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X-ray synchrotron radiation and particle acceleration. Martin Hardcastle University of Bristol, UK with Diana Worrall & Mark Birkinshaw (Bristol), Dan Harris (CfA), Ralph Kraft et al (CfA), Robert Laing et al (Oxford) . Outline. X-ray synchrotron radiation as probe of particle acceleration

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x ray synchrotron radiation and particle acceleration

X-ray synchrotron radiation and particle acceleration

Martin Hardcastle

University of Bristol, UK

with Diana Worrall & Mark Birkinshaw (Bristol), Dan Harris (CfA), Ralph Kraft et al (CfA), Robert Laing et al (Oxford)

outline
Outline
  • X-ray synchrotron radiation as probe of particle acceleration
  • FRI (low-power) jets
    • Problems and successes of a synchrotron model
    • Cen A and localization of particle acceleration sites: relation to dynamics
  • FRII hotspots
introduction
Introduction
  • Important to locate sites of jet dissipation, i.e. where jet bulk kinetic energy is transferred into random energy of particles
  • X-ray synchrotron emission probes this uniquely well
  • Loss timescale in typical magnetic and photon fields is ~ tens of years
  • For v < c emitting electrons can travel only a few pc from the site of energization.
synchrotron emission
Synchrotron emission?
  • Radio and optical is certainly synchrotron
  • Radio / optical / X-ray join up (reasonably well)
  • Steep overall X-ray spectra
  • Inverse-Compton impossible (from 3, plus B would have to be << Beq).
association with deceleration
Association with deceleration
  • X-ray and optical jets only in the inner few kpc (almost no exceptions – NGC6251?)
  • 3C31 jet exactly in the place where strong dissipation should be taking place (Laing & Bridle)
  • Short lifetimes imply in situ particle acceleration
  • Energetics work (easily).
problems of a synchrotron model
Problems of a synchrotron model
  • Diffuse X-ray emission (acceleration mechanism?)
  • Point-to-point radio/X-ray spectral differences
  • Offsets in peaks
  • Conventional synchrotron spectra don’t fit.

3C66B, a ‘typical’ z ~ 0.02 (D ~100 Mpc) jet

centaurus a
Centaurus A
  • Clearly there are things going on in these sources that do not fit a simple picture
  • In general distance means that we are averaging over many loss scales; there must be substructure we are missing
  • Chandra’s resolution probes the loss scale of ~ few pc in only one source: Cen A (D = 3.4 Mpc; 1 arcsec = 17 pc).
  • Observed with Chandra & VLA.
cen a radio x ray
Cen A radio/X-ray

Arrows indicate compact X-ray features with weak (but now detected) radio counterparts and flat radio-X-ray spectra

radio x ray
Radio/X-ray
  • Most X-ray knots now have detected, coincident radio counterparts
  • Some diffuse X-ray emission not resolved into knots, and the radio/X-ray relation is complex; clear edge-brightening.
  • Knots and diffuse emission spectrally distinct.
  • Strong X-ray knots are all associated with stationary radio features.
shocks
Shocks
  • Knot spectra imply they are not simply compressions in the flow, but privileged sites for particle acceleration
  • Plausibly shocks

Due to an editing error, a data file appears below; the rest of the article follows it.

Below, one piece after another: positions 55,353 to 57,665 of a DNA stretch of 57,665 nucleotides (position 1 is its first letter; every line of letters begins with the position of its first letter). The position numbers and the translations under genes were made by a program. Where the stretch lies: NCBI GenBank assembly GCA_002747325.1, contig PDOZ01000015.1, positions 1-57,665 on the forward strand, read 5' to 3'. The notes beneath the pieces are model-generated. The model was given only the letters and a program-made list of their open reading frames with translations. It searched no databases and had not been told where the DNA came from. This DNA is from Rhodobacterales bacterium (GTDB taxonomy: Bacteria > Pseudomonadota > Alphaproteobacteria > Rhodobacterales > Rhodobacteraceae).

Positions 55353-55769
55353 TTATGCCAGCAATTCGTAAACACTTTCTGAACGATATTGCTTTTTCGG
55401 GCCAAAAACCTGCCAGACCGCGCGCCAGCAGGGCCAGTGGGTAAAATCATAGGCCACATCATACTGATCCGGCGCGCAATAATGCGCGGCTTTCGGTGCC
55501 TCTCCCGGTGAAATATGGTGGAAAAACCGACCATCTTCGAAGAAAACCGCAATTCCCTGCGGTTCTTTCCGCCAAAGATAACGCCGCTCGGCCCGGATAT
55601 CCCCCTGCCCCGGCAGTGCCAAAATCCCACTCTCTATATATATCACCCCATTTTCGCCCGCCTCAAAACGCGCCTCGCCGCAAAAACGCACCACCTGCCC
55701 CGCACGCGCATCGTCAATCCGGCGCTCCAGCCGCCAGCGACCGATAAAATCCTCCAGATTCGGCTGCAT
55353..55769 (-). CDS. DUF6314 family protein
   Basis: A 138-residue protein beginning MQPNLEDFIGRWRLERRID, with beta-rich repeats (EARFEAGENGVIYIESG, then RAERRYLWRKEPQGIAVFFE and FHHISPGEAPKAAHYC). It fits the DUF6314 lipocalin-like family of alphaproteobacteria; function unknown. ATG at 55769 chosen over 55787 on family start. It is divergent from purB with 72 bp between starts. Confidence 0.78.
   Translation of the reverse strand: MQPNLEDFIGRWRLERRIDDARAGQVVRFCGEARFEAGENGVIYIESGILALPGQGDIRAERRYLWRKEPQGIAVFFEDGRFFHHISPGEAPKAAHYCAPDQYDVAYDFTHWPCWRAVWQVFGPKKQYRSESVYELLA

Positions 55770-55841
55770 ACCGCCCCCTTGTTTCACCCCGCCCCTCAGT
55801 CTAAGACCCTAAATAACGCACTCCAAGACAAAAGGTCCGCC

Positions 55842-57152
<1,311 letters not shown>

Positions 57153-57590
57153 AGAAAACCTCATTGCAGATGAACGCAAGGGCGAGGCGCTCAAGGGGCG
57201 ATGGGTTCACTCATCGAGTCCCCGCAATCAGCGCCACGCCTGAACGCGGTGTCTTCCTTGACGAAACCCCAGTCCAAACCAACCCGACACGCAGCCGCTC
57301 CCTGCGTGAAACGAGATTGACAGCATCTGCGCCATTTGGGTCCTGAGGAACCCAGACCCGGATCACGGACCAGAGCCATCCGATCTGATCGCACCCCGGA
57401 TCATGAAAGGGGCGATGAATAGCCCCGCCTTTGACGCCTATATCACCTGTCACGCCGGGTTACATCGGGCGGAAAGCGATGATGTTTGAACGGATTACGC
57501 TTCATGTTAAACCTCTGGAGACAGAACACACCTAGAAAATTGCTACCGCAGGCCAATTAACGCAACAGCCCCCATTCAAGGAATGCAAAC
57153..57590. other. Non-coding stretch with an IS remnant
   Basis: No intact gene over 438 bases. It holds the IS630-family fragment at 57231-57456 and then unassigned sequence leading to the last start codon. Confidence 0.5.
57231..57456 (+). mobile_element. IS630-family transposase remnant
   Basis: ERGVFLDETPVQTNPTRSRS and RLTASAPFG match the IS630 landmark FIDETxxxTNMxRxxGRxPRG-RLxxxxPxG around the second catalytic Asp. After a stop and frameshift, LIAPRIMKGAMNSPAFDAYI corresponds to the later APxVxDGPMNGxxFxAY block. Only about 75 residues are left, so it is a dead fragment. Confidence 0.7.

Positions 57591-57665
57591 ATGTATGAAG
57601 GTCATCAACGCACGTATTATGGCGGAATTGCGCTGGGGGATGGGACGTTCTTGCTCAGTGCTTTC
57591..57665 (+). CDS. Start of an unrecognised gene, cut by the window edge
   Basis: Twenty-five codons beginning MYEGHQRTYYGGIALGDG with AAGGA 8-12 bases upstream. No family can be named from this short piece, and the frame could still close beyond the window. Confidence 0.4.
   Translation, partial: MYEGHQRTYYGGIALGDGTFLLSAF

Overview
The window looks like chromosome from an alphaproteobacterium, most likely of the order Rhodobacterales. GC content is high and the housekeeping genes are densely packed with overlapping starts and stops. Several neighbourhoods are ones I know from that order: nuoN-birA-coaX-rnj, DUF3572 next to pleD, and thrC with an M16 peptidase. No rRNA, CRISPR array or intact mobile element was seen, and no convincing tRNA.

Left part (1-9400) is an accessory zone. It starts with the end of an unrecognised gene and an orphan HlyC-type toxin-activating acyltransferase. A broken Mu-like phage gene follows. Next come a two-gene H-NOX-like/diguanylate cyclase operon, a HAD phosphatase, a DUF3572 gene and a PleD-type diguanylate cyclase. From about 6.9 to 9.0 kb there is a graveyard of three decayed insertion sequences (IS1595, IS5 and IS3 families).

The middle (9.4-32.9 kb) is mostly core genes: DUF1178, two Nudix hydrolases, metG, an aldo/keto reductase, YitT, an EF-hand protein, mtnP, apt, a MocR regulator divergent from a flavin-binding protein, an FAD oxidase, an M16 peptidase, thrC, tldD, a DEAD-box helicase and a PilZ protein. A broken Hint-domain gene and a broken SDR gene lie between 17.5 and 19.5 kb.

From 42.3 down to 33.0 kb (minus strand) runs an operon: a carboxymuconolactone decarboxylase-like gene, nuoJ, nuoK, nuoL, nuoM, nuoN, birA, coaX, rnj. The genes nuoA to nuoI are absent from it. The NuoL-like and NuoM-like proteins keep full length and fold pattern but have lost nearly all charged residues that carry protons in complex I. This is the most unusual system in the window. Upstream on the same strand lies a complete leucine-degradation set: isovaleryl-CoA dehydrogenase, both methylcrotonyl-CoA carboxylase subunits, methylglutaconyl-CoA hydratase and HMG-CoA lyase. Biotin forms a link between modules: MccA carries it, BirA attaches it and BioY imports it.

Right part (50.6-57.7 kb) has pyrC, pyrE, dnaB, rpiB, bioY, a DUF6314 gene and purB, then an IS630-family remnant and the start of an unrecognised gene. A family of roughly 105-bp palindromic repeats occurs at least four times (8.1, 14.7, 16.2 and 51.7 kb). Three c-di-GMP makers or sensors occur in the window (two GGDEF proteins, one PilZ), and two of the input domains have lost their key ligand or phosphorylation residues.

• Base knots can be a standing reconfinement shock, but
  • Stationary knots further up the jet seem to imply that the jet fluid is running into something (most likely clumps of cold gas).
particle acceleration
Particle acceleration
  • Some may be at shocks – perhaps averaging over shocks & downstream loss regions can account for both offsets and spectral peculiarities.
  • Diffuse, edge-brightened regions harder to explain in these terms – population of unresolved knots, or different process?
shocks in friis
Shocks in FRIIs?
  • Hotspots in FRIIs conventionally taken to be the sites of jet termination shocks.
  • Optical emission shows that hotspots can accelerate to high energies (though mechanism not clear for extended optical regions)
  • What about X-ray emission?
x ray hotspots
X-ray hotspots
  • Early X-ray hotspot observations mostly of sources where synchrotron cuts off before optical: inverse Compton (SSC) with B close to Beq.
  • But we run into problems when looking at weaker hotspots with less well constrained spectra.
  • Some well-known sources that don’t work with SSC models (Pic A, 3C390.3).
  • Recently even more extreme sources discovered…
extreme x ray hotspots
Extreme X-ray hotspots

Either we are wrong about inverse-Compton emission or we have synchrotron emission as well/instead in some sources.

3c sources with hotspots
3C sources with hotspots

X-ray detections X-ray upper limits

  • Search for 3C FRII sources in Chandra archive
  • Examine ratio R of observation to IC prediction
r and hotspot power23
R and hotspot power

Not as good a correlation as it looks!

r and beaming
R and beaming

Crosses – LERG

Boxes – NLRG

Circles – BLRG

Stars – Quasars

Large circles show hotspots that jets enter

hotspot conclusions
Hotspot conclusions
  • Many low-power hotspots have much more X-ray emission than would be expected on SSC model.
  • Dominant influence appears to be radio power. Explicable in terms of synchrotron model – greatly increased high-energy losses. Hard to explain on IC model.
  • Effect of beaming is secondary, but probably still there. Again explicable in synchrotron model.
summary
Summary
  • In low-power jets X-ray synchrotron probes particle acceleration associated with bulk jet deceleration.
  • In Cen A at least some of the particle acceleration is localized and can be related to small-scale jet dynamics.
  • In FRII hotspots synchrotron X-ray may be the best way to understand the bright X-ray emission seen in many hotspots; acceleration mechanism is far from clear as yet.